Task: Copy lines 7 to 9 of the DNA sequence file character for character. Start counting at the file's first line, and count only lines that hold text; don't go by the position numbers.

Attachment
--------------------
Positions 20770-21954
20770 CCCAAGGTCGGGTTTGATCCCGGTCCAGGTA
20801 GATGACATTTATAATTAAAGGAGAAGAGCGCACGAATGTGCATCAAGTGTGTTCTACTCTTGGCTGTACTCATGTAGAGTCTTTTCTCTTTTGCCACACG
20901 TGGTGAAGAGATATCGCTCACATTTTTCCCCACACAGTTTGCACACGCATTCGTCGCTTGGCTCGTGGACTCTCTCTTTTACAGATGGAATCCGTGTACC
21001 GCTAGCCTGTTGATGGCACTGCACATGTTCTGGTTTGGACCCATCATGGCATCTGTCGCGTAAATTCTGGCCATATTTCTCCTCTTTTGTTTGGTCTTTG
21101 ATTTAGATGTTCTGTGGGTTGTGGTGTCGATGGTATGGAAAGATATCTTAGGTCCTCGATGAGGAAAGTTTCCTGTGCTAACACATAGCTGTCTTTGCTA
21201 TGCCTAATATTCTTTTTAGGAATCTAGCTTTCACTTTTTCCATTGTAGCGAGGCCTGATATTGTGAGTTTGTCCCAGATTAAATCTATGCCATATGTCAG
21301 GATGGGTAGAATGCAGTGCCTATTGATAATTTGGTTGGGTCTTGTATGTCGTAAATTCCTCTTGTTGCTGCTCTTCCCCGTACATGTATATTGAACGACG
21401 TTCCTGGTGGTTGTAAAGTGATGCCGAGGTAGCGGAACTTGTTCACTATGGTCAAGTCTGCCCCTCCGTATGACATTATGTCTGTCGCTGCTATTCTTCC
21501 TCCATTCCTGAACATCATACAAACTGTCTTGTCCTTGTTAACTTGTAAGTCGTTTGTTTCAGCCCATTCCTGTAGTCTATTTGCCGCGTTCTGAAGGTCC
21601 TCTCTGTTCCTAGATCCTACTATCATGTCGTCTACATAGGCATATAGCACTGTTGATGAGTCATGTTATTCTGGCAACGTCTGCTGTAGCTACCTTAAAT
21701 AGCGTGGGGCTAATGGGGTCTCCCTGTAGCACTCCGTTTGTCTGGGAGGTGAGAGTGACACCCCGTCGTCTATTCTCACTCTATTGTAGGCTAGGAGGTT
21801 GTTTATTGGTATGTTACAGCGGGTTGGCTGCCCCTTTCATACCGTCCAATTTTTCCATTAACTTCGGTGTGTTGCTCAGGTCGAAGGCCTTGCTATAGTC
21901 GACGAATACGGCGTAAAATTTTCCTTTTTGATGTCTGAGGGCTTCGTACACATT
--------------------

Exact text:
21201 TGCCTAATATTCTTTTTAGGAATCTAGCTTTCACTTTTTCCATTGTAGCGAGGCCTGATATTGTGAGTTTGTCCCAGATTAAATCTATGCCATATGTCAG
21301 GATGGGTAGAATGCAGTGCCTATTGATAATTTGGTTGGGTCTTGTATGTCGTAAATTCCTCTTGTTGCTGCTCTTCCCCGTACATGTATATTGAACGACG
21401 TTCCTGGTGGTTGTAAAGTGATGCCGAGGTAGCGGAACTTGTTCACTATGGTCAAGTCTGCCCCTCCGTATGACATTATGTCTGTCGCTGCTATTCTTCC